Sow the wind, reap the whirlwind
For a long time there was an assumption in Turkey that the ugly Americans and their British and French compatriots had some dirty imperial designs in the “greater Middle East and North Africa” and to achieve their designs they used Turkey’s political Islamists. That is, the assumption was that very much like the role played by Arab collaborators of Lawrence of Arabia at the time of the demise of the Ottoman Empire; Turkey’s political Islam was collaborating with the external factors trying to resign the geography through a pseudo Arab spring.
Apparently we were all wrong or at least such assumptions are no longer valid. While even the United States is talking of “limited punitive operation” on Syria’s Basher al-Assad regime, Britain is balking off and France is maneuvering to undertake a lesser role, the neo-imperials of Ankara are dreaming of some sort of Syria conquest. They want the West to act at least the way it acted on the Kosovo issue, as if the situation in Syria and Kosovo in the previous decade were the same.
Why is that? “To be more royalist than the king” says a Turkish proverb in describing such oddities. Why did the Turkish government start talking of war, one that will bring government change in Syria, while even Washington has been stressing any operation on the Arab country must be limited and surgical? Don’t the Ankara rulers know that headed by the U.S. all major Western powers are scared that forced removal of Assad and his Baath from Syria government would leave Syria to the hands of al-Qaeda or at least some Salafists?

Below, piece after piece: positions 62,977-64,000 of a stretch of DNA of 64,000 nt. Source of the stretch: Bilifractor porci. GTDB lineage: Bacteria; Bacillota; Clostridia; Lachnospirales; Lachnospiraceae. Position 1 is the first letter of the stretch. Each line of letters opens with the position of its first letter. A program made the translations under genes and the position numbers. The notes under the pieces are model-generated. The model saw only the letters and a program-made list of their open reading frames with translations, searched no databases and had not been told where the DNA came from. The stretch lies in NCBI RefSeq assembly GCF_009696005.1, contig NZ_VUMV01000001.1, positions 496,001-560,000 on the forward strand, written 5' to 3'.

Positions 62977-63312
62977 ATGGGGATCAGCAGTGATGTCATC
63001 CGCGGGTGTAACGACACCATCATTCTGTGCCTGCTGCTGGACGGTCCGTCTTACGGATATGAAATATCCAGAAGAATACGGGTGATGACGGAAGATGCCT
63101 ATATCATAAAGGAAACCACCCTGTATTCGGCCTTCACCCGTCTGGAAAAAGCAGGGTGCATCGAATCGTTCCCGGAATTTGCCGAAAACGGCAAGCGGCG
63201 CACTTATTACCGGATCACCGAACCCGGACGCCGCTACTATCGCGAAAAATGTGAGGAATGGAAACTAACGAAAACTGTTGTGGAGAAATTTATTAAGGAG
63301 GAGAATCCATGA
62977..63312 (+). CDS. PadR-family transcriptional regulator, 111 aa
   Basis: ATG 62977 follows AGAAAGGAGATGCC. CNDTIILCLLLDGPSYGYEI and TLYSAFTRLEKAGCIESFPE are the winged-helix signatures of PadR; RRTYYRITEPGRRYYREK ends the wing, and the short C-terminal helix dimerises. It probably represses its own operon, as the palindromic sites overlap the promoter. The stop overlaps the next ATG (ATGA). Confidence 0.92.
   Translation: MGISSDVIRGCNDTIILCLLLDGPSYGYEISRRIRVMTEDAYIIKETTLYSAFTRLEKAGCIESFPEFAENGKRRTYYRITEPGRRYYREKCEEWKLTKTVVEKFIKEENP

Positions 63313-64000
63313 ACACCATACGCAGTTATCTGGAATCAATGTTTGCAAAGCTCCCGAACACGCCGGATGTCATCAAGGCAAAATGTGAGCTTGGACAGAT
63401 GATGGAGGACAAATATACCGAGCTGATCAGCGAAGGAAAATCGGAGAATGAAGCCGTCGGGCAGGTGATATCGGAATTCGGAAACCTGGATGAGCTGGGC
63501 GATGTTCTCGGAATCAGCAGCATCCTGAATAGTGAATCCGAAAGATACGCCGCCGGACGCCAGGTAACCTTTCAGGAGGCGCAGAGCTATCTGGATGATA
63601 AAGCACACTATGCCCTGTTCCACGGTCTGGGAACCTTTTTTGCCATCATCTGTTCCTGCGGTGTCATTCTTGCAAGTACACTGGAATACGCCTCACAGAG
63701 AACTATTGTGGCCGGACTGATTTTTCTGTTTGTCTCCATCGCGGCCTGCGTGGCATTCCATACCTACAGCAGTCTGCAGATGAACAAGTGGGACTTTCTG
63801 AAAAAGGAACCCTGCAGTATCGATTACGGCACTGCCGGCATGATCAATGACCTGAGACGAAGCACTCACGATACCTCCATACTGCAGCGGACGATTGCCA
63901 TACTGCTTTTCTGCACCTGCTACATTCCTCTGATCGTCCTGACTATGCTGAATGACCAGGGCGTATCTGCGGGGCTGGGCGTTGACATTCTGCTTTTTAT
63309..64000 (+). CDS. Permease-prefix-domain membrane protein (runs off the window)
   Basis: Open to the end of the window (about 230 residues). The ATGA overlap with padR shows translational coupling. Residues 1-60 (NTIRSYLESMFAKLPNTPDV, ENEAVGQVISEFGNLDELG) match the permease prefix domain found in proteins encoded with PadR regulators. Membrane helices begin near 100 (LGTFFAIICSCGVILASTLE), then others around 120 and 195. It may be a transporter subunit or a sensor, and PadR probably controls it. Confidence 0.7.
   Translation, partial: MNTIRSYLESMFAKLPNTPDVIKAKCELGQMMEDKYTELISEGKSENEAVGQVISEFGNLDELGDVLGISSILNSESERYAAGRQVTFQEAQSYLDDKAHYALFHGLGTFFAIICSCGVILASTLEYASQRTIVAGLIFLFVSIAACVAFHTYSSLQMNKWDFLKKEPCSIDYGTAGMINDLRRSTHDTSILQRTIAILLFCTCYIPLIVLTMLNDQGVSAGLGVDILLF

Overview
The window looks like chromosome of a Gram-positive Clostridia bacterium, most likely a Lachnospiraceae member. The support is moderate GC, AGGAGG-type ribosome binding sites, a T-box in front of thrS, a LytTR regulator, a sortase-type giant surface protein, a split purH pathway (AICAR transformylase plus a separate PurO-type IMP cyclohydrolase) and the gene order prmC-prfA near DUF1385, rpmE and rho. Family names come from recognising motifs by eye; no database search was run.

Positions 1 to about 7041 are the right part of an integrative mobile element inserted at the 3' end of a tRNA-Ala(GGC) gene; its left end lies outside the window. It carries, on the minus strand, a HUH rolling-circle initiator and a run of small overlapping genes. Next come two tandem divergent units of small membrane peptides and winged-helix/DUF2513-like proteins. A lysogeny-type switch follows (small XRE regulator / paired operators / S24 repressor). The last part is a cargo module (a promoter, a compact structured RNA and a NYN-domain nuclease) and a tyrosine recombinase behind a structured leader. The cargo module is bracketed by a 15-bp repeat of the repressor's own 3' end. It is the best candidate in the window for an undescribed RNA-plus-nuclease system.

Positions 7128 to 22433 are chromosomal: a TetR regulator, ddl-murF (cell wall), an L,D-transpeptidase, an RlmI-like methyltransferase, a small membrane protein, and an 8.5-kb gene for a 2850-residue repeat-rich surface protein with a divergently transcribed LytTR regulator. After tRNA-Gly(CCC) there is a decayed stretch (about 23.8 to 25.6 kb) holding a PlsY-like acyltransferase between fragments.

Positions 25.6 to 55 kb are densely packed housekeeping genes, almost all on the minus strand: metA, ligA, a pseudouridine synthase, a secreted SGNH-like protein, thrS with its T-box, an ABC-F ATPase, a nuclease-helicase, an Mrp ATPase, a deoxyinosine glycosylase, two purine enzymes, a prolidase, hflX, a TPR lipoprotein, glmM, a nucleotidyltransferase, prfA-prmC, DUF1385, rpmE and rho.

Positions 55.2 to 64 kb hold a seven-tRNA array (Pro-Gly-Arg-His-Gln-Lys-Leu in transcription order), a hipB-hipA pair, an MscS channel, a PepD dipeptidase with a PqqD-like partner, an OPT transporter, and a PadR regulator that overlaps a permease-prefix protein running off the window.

Don’t Turks know that if the Syrian regime could not be somehow imploded and governance change achieved through a national reconciliation, it will explode and that explosion will be a catastrophe for a wider geography? Don’t Turks know that external aggression – with whatever purpose it might be unleashed – might act as a trigger to explode a regional war, if not a global one like the June 1914 assassination of Archduke Franz Ferdinand of Austria by a Serbian nationalist and the subsequent July 1914 Austro-Hungarian punitive action against Serbia?
Does the Turkish prime minister really act with ideals and principles? Does he indeed brush aside national as well as individual interests in lending all out political and “logistical” support to political Islam-led movements in Egypt, Libya or in Syria? Is he indeed banking on the assumption that his pro-active solidarity with regional elements of political Islam of all sorts can be harvested in the 2015 presidential election or perhaps even at the upcoming mayoral polls in a few months time?
The prime minister and his political clan might be right in their raw expectations. The last time a Turkish government wanted to cash in on a war was in 1974 by Bülent Ecevit, the “conqueror of Cyprus” as he was then called… With the wind of the Cyprus operation for the first and last time in Turkish political history Ecevit collected over 40 percent of the vote for his Republican People’s Party (CHP). Since then, however, Turkey has been held hostage by the Cyprus problem. Could the Turkish political Islam use a war with Syria to get the prime minister elected president with over 60 percent of the vote?
Neither the premier nor his most-lectured foreign minister can make such shallow plans… They sure must know well that if they sow wind they can only harvest a whirlwind.